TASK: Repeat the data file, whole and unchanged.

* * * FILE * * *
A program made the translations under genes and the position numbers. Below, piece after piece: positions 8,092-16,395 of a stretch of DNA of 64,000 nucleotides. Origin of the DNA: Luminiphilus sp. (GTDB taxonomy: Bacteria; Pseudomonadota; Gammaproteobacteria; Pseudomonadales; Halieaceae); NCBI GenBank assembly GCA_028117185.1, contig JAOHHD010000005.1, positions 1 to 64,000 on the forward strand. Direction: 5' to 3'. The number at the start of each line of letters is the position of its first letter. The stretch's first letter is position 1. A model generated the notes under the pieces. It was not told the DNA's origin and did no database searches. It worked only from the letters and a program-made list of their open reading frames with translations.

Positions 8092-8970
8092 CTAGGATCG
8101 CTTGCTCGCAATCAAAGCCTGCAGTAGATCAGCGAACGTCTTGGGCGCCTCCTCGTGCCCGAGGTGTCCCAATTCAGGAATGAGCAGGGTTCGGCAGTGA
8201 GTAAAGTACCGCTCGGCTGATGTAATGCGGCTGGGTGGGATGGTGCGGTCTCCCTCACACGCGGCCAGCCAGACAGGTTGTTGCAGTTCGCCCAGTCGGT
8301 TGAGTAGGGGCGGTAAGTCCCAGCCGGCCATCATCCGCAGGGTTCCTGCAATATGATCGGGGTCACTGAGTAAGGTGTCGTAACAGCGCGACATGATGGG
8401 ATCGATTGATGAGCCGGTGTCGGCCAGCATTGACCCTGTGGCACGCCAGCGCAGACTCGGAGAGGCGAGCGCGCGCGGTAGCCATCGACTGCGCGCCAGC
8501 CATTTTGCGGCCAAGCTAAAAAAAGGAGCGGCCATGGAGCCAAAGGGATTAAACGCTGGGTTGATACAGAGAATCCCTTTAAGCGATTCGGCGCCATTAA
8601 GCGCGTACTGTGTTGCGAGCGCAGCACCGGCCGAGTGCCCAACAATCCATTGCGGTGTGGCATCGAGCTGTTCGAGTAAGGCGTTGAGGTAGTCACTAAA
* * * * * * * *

A program made the translations under genes and the position numbers. Below, piece after piece: positions 8,092-16,395 of a stretch of DNA of 64,000 nucleotides. Origin of the DNA: Luminiphilus sp. (GTDB taxonomy: Bacteria; Pseudomonadota; Gammaproteobacteria; Pseudomonadales; Halieaceae); NCBI GenBank assembly GCA_028117185.1, contig JAOHHD010000005.1, positions 1 to 64,000 on the forward strand. Direction: 5' to 3'. The number at the start of each line of letters is the position of its first letter. The stretch's first letter is position 1. A model generated the notes under the pieces. It was not told the DNA's origin and did no database searches. It worked only from the letters and a program-made list of their open reading frames with translations.

Positions 8092-8970
8092 CTAGGATCG
8101 CTTGCTCGCAATCAAAGCCTGCAGTAGATCAGCGAACGTCTTGGGCGCCTCCTCGTGCCCGAGGTGTCCCAATTCAGGAATGAGCAGGGTTCGGCAGTGA
8201 GTAAAGTACCGCTCGGCTGATGTAATGCGGCTGGGTGGGATGGTGCGGTCTCCCTCACACGCGGCCAGCCAGACAGGTTGTTGCAGTTCGCCCAGTCGGT
8301 TGAGTAGGGGCGGTAAGTCCCAGCCGGCCATCATCCGCAGGGTTCCTGCAATATGATCGGGGTCACTGAGTAAGGTGTCGTAACAGCGCGACATGATGGG
8401 ATCGATTGATGAGCCGGTGTCGGCCAGCATTGACCCTGTGGCACGCCAGCGCAGACTCGGAGAGGCGAGCGCGCGCGGTAGCCATCGACTGCGCGCCAGC
8501 CATTTTGCGGCCAAGCTAAAAAAAGGAGCGGCCATGGAGCCAAAGGGATTAAACGCTGGGTTGATACAGAGAATCCCTTTAAGCGATTCGGCGCCATTAA
8601 GCGCGTACTGTGTTGCGAGCGCAGCACCGGCCGAGTGCCCAACAATCCATTGCGGTGTGGCATCGAGCTGTTCGAGTAAGGCGTTGAGGTAGTCACTAAA